The new regulation permits the addition of flavors and other nonbeverage materials containing alcohol to beers and malt beverages. Malt beverages that contain not more than 6% alcohol by volume may derive no more than 49% of their alcohol content from flavors and other nonbeverage materials. If a malt beverage contains more than 6% alcohol by volume, not more than 1.5% of the volume of the finished product may consist of alcohol derived from flavors and other nonbeverage ingredients containing alcohol.
The final rule takes effect on January 3, 2006.
On and after January 3, 2006, a product that does not comply with the requirements of TTB TD-21 may not be produced at a brewery, bottled at a brewery, removed from a brewery with or without payment of tax, removed from customs custody for consumption, or (in the case of products not destined for exportation), transferred to a second customs bonded warehouse. Such a product may be reformulated for production at a distilled spirits plant.
Yes. The final rule requires an alcohol content statement on the label of any malt beverage that contains any alcohol derived from added flavors or other added nonbeverage ingredients (other than hop extract) containing alcohol.
No. The mandatory alcohol content statement must appear on the brand label.
As long as the malt beverage does not derive alcohol from any other added flavor or other added nonbeverage ingredient, it does not have to be labeled with an alcohol content statement.
Pursuant to the penultimate paragraph of the FAA Act, the labeling requirements of our Part 7 regulations apply only to the extent that state law imposes similar requirements on malt beverages sold within the state. Thus, brewers must comply with the labeling laws of the state in which the malt beverages are being sold. For additional information, please see TTB T.D.-21, Flavored Malt Beverages and Related Regulatory Amendments.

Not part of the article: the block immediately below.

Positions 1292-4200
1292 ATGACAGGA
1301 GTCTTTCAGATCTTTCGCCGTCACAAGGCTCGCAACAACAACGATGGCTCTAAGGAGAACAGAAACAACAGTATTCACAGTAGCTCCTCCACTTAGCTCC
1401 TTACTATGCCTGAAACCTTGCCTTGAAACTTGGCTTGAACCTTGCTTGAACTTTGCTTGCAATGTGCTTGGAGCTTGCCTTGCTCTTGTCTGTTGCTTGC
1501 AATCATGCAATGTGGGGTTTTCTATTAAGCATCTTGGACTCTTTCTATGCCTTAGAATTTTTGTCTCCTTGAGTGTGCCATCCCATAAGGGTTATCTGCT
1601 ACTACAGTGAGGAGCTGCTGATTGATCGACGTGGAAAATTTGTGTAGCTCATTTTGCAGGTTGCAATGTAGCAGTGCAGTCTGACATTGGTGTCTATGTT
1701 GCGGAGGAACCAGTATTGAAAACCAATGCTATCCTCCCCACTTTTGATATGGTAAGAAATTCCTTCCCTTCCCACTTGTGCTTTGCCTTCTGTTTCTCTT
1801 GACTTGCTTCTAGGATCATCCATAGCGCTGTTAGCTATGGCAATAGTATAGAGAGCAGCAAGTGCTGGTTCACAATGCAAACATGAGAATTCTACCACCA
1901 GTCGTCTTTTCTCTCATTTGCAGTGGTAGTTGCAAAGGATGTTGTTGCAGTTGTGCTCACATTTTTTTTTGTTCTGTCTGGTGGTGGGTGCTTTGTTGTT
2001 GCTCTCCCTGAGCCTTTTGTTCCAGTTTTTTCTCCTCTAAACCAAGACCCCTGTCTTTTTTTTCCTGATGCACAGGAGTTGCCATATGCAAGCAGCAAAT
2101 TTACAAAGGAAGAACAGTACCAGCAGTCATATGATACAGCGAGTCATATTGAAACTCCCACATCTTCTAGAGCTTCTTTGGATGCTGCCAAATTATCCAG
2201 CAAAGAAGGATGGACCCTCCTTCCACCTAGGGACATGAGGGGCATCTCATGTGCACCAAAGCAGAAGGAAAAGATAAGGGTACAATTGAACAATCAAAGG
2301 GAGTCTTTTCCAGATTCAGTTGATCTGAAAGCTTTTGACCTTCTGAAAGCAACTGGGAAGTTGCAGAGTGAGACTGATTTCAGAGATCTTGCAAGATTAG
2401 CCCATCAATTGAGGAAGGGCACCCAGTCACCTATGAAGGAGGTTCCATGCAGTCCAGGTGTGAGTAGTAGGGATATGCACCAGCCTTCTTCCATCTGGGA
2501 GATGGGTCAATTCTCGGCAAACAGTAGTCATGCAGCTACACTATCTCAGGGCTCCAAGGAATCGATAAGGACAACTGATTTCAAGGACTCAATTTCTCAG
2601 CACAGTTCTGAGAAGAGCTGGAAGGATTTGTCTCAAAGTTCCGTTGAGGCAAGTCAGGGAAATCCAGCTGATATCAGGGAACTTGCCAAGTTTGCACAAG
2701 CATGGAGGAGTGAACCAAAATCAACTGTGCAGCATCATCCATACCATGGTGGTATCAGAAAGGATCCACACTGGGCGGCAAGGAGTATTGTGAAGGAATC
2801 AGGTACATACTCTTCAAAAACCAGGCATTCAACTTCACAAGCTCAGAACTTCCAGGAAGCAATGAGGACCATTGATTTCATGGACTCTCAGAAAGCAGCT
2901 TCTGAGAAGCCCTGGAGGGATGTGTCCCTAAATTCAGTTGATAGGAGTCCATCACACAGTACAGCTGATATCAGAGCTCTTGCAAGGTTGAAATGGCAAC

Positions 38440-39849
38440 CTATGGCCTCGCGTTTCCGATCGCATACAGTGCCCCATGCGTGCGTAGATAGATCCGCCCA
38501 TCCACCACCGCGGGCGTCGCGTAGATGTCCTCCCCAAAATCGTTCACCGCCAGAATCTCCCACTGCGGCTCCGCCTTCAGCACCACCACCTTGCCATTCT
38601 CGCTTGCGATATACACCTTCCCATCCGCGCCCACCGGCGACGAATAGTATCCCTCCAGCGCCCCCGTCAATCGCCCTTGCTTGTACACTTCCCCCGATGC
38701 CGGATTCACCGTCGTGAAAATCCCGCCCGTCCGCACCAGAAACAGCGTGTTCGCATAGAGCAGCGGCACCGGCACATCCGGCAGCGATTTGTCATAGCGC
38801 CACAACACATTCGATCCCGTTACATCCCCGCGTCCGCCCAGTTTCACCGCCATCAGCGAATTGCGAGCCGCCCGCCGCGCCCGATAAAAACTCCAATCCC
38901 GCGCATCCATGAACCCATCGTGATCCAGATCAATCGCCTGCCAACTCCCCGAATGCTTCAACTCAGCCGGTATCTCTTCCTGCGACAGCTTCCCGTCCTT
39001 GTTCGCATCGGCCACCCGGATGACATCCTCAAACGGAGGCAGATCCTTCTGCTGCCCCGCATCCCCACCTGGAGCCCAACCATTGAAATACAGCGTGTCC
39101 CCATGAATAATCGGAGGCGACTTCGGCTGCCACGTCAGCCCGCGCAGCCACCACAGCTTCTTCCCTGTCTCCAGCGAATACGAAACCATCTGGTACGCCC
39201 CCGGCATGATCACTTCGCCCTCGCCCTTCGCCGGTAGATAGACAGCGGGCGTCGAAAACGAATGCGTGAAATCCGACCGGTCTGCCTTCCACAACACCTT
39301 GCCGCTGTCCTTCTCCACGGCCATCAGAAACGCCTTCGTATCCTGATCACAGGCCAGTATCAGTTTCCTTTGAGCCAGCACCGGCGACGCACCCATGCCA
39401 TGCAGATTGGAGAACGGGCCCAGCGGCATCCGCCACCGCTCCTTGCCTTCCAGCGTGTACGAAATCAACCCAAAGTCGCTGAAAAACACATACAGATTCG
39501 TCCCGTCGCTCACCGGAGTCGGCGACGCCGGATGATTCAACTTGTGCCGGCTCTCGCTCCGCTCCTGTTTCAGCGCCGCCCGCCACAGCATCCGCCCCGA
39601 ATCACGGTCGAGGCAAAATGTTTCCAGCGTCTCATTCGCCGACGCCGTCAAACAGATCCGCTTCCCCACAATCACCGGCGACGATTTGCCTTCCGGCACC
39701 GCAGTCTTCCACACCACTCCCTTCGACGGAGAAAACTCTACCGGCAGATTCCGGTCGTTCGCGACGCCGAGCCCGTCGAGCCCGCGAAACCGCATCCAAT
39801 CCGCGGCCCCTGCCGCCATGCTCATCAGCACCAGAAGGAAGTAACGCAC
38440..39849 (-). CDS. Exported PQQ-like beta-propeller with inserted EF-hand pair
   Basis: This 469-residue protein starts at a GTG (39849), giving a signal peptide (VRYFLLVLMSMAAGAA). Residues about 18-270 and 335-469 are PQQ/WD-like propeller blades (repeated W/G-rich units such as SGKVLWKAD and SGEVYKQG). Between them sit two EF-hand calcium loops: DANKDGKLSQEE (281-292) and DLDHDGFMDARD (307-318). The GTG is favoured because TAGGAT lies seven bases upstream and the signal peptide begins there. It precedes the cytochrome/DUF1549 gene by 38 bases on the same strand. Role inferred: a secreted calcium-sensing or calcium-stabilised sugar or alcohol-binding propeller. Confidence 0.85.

Your company may add an alcohol content statement to the label without applying for a new certificate of label approval.
Consistent with ATF Ruling 2002-2, the final rule prohibits the use of labeling or advertising statements, designs, devices, or representations that tend to create a false or misleading impression that a malt beverage contains distilled spirits or is a distilled spirits product.
The final rule provides that the use of a brand name of a distilled spirits product as the brand name of a malt beverage is not prohibited, provided that the overall label or advertisement does not present a misleading impression about the identity of the product.
The final rule permits the use of a cocktail name as the brand name or fanciful name of a malt beverage, provided that the overall label or advertisement does not present a misleading impression about the identity of the product.
Current regulations require brewers to file a statement of process whenever they propose to produce and market a fermented beverage under a name other than "beer," "ale," "porter," "stout," "lager," or "malt liquor." Under the new regulations, brewers will be required to file formulas (instead of statements of process) under the circumstances set forth in the regulations.